Thursday, July 10, 2014

Top 5 Highest Selling Living Artists Who Are WOMEN ! (Part 2)

My offerings today for the Top 5 Highest selling Living Artists Who Are Women begins with the eccentric Yayoi Kusama.  (a thank you to Wikipedia for the information which I updated in part)

     Yayoi Kusama (草間 彌生 or 弥生 Kusama Yayoi, born March 22, 1929) is a Japanese artist and writer. Throughout her career she has worked in a wide variety of media, including painting, collage, sculpture, performance art and environmental installations, most of which exhibit her thematic interest in psychedelic colors, repetition and pattern. A precursor of the pop art, minimalist and feminist art movements, Kusama influenced contemporaries such as Andy Warhol and Claes Oldenburg.
     Kusama's work has performed strongly at auction: top prices for her work are for paintings from the late 1950s and early 1960s. As of 2012, her work has the highest turnover of any living woman artist. 
     In November 2008, Christie's New York sold a 1959 white "Infinity Net No. 2" for US $5.1 million, then a record for a living female artist.

     In comparison, the highest price for a sculpture from her New York years is £72,500 (US $147,687), for her 1965 wool, pasta, paint and hanger assemblage Golden Macaroni Jacket at Sotheby's London in October 2007.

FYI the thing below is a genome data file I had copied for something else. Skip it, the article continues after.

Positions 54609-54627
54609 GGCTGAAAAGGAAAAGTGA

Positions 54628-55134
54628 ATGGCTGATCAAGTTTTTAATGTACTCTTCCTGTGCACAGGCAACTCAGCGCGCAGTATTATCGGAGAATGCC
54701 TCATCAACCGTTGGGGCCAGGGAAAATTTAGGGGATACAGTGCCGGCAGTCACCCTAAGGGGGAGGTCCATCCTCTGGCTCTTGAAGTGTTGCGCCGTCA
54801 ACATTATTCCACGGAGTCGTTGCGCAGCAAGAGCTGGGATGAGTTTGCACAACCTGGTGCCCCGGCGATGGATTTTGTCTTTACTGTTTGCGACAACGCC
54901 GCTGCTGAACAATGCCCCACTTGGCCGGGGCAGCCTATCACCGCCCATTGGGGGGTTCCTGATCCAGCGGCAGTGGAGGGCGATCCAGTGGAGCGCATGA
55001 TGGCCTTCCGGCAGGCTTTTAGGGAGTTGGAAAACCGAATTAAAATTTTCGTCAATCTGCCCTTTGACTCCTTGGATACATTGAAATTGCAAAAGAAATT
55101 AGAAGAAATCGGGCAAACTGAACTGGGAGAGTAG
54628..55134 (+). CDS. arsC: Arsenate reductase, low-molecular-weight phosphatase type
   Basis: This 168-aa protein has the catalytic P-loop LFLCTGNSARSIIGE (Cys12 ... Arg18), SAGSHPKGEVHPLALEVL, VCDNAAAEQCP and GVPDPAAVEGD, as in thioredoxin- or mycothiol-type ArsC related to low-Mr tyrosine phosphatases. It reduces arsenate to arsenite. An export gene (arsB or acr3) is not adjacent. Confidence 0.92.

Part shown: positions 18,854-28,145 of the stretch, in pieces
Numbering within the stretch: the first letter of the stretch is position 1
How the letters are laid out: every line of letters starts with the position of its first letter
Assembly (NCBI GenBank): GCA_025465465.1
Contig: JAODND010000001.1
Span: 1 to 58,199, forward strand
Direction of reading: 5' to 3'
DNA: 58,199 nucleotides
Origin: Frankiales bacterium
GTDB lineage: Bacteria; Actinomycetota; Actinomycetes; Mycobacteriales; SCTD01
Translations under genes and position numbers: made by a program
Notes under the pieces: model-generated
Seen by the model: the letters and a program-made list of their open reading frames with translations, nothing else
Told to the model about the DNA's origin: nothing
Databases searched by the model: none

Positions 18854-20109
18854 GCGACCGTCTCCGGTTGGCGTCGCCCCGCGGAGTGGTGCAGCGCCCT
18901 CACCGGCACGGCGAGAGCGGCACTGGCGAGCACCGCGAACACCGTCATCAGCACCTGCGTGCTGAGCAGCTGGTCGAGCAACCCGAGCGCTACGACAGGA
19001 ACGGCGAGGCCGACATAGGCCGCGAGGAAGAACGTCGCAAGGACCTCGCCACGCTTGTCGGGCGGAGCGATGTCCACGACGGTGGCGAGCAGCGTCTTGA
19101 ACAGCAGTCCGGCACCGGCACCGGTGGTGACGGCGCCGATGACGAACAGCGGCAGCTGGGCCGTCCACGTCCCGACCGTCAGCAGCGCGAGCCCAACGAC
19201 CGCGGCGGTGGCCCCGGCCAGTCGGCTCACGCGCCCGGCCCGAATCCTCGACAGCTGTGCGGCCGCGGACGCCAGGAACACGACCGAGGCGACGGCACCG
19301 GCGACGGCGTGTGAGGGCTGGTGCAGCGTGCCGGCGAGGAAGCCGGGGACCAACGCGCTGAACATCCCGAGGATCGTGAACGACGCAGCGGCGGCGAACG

An acrylic on fiberglass-reinforced plastic pumpkin earned $605,000, sold also at Sotheby’s in 2013.

     Her 'Flame of Life - Dedicated to Tu-Fu (Du-Fu)' sold for US $960,000 at Art Basel/Hong Kong in May 2013, the highest price paid at the show.

Bridget Louise Riley CH CBE (born 24 April 1931 in Norwood, London) is an English painter who is one of the foremost exponents of Op art.   She currently lives and works in London, Cornwall, and France.
     In 2006, her Untitled (Diagonal Curve) (1966), a black-and-white canvas of dizzying curves, was bought by
Jeffrey Deitch at Sotheby's for $2.1 million, nearly three times its $730,000 high estimate and also a record for the artist.   

In 2008, the artist’s dotted canvas Static 2 (1966) brought £1,476,500 ($2.9 million), far exceeding its £900,000 ($1.8 million) high estimate.


Chant 2 (1967), part of the trio shown in the Venice Biennale, went to a private American collector for £2,561,250 ($5.1 million) in 2008.

Oh heck!  I've run out of time.  But that was fun, wasn't it?  We will do part 3 tomorrow and maybe I'll throw in an extra top earning woman artist just 'cause I want to.

'Til tomorrow.